Oklahoma educators in Howe Public Schools (as well as other schools around the globe) were highlighted in the print and web versions of today’s USA Today newspaper in the article, “No permission slip needed.” The article focused on schools and virtual field trips. Notable quotations from the article included:

“It’s just wonderful,” says Carol Ann Ford, coordinator of the gifted and talented program in Howe, population 700. “Your imagination is the only thing that limits what you’re interested in doing in the classroom.”

and

“Because we’re taking them everywhere, (students) are becoming little global citizens,” says Jody Kennedy, a teacher in White Plains. “They’re becoming leaders. These are all happy surprises we’ve never expected.”

Hopefully we’ll see a lot more videoconferencing between Oklahoma schools and from Oklahoma schools to other learners around the globe in the coming year, which is Oklahoma’s 100 year state centennial. I’m currently in Enid working with 12 other educators, training to be facilitators for the Oklahoma Digital Centennial Project. We are recording all our sessions during the 3 day workshop to a Tandberg Content Server, and will subsequently publish all sessions as both audio-only and video podcasts.

I’m learning a lot and I think the other teachers and administrators are too! Let the digital storytelling and collaborative project work begin! :-)

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  • Rob Sipes

    This article caught my eye because of the quote from the Oklahoma teacher:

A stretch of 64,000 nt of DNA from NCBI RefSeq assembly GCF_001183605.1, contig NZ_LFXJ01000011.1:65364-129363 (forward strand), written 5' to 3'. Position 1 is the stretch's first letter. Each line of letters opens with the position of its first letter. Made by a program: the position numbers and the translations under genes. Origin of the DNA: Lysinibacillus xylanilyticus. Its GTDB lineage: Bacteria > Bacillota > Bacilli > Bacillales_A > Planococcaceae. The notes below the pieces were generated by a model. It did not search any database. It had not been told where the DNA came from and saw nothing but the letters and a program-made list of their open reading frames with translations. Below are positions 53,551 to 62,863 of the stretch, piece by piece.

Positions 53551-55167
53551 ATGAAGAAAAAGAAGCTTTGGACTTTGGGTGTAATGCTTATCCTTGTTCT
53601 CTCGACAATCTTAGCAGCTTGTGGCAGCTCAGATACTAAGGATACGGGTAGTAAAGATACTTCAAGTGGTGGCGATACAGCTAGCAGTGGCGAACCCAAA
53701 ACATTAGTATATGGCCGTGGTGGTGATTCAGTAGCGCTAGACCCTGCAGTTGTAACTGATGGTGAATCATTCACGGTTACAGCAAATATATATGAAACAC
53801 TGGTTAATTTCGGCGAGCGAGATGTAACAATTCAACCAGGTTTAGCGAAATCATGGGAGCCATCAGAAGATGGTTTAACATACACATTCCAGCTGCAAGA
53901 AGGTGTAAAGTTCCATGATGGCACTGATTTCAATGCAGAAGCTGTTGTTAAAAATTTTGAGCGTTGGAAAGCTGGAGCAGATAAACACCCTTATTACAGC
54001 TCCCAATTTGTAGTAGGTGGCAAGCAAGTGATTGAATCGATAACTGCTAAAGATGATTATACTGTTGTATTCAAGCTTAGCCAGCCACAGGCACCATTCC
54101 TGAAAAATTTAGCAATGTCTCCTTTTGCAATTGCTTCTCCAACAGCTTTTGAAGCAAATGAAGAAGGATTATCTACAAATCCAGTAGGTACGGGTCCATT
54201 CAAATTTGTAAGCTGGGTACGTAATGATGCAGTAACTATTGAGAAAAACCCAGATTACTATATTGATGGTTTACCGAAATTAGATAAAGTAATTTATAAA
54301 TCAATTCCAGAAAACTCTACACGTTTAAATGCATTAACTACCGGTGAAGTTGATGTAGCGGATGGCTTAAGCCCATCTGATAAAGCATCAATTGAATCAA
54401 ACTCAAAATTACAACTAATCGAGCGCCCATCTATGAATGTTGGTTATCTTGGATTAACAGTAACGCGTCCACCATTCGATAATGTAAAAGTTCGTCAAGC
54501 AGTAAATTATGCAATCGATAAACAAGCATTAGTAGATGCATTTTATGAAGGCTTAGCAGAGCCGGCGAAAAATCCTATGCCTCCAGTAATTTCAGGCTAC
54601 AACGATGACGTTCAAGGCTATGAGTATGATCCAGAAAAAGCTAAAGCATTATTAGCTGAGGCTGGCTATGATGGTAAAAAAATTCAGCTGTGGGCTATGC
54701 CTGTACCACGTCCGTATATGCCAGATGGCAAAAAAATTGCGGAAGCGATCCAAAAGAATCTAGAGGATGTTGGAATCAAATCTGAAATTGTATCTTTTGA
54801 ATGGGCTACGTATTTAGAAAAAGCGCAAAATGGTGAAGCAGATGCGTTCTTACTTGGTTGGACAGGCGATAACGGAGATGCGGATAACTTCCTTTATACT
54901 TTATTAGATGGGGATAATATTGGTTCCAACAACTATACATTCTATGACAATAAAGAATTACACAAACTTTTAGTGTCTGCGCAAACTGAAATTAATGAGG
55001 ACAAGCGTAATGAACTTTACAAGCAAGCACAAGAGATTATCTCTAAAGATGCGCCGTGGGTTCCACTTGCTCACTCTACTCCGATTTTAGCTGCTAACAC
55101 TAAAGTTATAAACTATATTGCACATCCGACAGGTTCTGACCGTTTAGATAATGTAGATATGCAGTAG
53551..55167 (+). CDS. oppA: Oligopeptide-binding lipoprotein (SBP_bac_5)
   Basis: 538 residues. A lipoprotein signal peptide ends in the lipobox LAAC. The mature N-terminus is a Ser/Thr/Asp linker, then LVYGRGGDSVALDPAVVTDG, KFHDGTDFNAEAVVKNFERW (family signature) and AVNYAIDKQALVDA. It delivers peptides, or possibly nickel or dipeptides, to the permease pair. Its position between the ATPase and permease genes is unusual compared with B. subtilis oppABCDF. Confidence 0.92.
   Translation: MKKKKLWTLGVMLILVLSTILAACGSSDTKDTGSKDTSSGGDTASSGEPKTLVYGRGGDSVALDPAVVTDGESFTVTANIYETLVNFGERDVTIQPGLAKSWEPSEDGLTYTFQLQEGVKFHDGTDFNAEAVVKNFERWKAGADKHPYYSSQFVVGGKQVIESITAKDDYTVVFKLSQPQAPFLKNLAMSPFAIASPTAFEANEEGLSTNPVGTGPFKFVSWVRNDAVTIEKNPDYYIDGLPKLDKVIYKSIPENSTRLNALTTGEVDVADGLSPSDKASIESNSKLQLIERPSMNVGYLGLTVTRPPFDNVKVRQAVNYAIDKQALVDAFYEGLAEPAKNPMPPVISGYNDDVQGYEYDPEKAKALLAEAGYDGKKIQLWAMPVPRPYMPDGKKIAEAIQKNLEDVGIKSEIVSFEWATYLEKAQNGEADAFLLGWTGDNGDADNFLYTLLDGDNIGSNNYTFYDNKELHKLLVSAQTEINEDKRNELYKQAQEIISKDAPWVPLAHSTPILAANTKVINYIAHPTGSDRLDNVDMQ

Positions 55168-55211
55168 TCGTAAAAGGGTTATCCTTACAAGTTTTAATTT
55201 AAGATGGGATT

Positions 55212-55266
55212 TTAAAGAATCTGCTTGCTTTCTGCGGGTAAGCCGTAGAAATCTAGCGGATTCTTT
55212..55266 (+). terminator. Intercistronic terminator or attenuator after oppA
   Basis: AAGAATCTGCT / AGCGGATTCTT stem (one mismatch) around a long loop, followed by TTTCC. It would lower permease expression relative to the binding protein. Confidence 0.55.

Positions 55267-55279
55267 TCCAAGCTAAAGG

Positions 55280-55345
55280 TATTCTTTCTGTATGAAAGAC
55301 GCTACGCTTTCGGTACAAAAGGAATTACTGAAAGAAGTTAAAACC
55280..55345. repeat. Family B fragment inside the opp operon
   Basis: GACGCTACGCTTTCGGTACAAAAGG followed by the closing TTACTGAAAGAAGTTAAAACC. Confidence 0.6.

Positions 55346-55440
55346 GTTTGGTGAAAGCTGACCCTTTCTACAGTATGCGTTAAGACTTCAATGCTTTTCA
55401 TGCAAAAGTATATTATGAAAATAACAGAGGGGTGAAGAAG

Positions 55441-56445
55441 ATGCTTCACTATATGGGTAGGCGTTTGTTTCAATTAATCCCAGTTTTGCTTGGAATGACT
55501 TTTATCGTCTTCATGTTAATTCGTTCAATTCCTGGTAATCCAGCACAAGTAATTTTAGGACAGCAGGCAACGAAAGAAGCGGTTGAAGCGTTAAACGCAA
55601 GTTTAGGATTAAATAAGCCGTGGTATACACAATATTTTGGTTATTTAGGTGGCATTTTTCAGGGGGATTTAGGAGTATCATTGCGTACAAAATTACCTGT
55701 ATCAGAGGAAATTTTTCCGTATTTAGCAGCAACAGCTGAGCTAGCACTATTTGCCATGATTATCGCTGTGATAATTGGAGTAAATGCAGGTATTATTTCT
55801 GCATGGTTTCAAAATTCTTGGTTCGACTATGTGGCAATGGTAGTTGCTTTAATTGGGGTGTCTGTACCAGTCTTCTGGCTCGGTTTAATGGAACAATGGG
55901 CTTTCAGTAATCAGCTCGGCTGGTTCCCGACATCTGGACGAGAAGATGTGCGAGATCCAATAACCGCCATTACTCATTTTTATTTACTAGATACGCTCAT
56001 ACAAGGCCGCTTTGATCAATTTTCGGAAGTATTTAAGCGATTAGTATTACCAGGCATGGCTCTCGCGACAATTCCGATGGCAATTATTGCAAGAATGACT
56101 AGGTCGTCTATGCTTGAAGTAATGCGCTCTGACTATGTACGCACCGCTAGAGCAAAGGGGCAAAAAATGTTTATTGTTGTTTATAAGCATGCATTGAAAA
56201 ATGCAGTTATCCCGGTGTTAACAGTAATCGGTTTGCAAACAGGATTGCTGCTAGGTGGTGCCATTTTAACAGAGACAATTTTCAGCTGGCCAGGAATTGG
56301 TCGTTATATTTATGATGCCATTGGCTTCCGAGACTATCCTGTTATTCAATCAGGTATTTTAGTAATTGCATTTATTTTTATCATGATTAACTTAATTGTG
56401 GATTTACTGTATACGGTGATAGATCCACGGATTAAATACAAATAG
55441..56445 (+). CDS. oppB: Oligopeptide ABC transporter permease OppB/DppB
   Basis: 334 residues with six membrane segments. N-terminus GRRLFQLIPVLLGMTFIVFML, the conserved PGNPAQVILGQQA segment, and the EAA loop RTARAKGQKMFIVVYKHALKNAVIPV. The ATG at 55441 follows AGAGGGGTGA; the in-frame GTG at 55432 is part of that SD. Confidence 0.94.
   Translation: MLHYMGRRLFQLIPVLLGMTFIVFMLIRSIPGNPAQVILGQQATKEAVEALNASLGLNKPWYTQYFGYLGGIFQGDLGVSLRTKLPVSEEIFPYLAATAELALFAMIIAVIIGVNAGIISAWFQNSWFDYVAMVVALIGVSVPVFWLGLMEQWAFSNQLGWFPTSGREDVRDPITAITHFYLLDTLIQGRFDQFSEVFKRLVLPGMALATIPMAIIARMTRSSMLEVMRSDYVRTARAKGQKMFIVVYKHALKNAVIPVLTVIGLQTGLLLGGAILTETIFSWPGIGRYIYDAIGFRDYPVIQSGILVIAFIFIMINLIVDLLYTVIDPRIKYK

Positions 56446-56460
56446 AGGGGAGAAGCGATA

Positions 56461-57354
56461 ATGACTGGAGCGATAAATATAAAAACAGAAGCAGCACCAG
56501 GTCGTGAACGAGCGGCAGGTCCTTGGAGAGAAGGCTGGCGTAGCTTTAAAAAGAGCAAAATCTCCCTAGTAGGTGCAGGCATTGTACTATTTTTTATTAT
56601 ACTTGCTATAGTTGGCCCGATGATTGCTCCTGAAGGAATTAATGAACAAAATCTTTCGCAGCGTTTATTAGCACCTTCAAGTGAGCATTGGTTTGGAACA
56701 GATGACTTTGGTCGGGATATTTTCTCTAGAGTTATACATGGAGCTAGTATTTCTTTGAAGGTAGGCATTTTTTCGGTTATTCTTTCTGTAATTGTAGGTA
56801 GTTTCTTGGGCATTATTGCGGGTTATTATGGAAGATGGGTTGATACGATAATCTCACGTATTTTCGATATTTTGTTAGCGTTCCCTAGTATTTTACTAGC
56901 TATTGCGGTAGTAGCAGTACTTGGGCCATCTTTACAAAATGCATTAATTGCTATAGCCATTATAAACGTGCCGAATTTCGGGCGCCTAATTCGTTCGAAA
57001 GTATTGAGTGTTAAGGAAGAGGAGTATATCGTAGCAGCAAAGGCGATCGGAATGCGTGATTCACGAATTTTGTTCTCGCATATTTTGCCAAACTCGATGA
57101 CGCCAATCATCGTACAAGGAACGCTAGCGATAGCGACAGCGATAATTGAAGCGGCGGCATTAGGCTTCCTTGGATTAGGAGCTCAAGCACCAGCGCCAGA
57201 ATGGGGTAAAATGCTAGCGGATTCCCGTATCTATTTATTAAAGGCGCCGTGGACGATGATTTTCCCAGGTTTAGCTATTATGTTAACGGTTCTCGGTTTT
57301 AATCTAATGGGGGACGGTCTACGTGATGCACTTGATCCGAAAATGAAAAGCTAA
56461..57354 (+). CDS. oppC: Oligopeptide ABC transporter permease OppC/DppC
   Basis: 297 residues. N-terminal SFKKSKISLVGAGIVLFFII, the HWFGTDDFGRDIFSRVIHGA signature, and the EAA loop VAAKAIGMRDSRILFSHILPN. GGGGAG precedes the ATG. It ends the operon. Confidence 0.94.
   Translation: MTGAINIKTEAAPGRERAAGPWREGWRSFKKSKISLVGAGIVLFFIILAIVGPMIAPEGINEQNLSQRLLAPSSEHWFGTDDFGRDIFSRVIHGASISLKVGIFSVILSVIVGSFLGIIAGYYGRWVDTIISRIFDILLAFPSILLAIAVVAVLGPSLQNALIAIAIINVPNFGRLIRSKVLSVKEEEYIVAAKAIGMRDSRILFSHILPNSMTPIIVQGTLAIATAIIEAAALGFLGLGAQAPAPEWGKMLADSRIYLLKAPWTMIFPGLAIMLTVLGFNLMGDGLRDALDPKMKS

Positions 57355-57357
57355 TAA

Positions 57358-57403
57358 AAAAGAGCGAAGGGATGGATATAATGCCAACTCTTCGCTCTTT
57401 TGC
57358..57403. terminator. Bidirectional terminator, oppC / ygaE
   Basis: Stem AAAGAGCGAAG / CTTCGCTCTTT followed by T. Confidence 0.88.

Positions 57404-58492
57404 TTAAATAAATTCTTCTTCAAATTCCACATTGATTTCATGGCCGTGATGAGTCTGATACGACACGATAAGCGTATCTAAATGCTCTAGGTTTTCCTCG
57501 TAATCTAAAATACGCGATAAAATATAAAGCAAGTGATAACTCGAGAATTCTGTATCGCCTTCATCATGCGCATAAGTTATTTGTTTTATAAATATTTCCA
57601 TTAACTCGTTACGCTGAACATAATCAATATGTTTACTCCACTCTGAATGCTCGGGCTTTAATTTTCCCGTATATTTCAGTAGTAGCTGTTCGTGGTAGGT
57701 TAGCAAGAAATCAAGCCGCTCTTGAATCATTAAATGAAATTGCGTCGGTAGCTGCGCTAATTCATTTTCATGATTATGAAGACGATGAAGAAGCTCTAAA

“Because we’re taking them everywhere, (students) are becoming little global citizens,” says Jody Kennedy, a teacher in White Plains. “They’re becoming leaders. These are all happy surprises we’ve never expected.”

    This seems like a great idea and according to them is accomplishing all that the American Democracy Project is aiming for, but at the elementary school level.

    One problem that I have is that the quote is from the ‘gifted and talented’ coordinator, which makes me think that ‘these’ students may be the only one involved in this project. And in a town of only 700 total, that is a very small population of students. I hope this is not another instance of taking the brilliant and pushing them further ahead of everyone else and leaving the ‘normal’ kids behind.

  • http://www.wesfryer.com Wesley Fryer

    I agree we definitely shouldn’t relegate these sorts of activities to just the “GT kids.” That does happen often. I don’t think it is the case in Howe, but I’m not sure. I’ll be working more with them in the coming months as we further develop our Oklahoma Digital Centennial Project, so I’ll see what I can learn on this and report back. :-)

  • http://www.tandberg.net Jan Zanetis

    Rob and Wesley, If you read the whole article the other two schools mentioned, White Plains and Stamford High School, are not G/T groups. Many, many K-12 schools are taking advantage of Virtual Fieldtrips, with varying groups of students. Here is a link to the full article:

    http://www.usatoday.com/tech/news/2007-01-29-virtual-field-trip_x.htm

  • B Brown

    Rob and Wesley, I know some of the people at Howe and I can assure you that these activities are not limited to “GT kids”.

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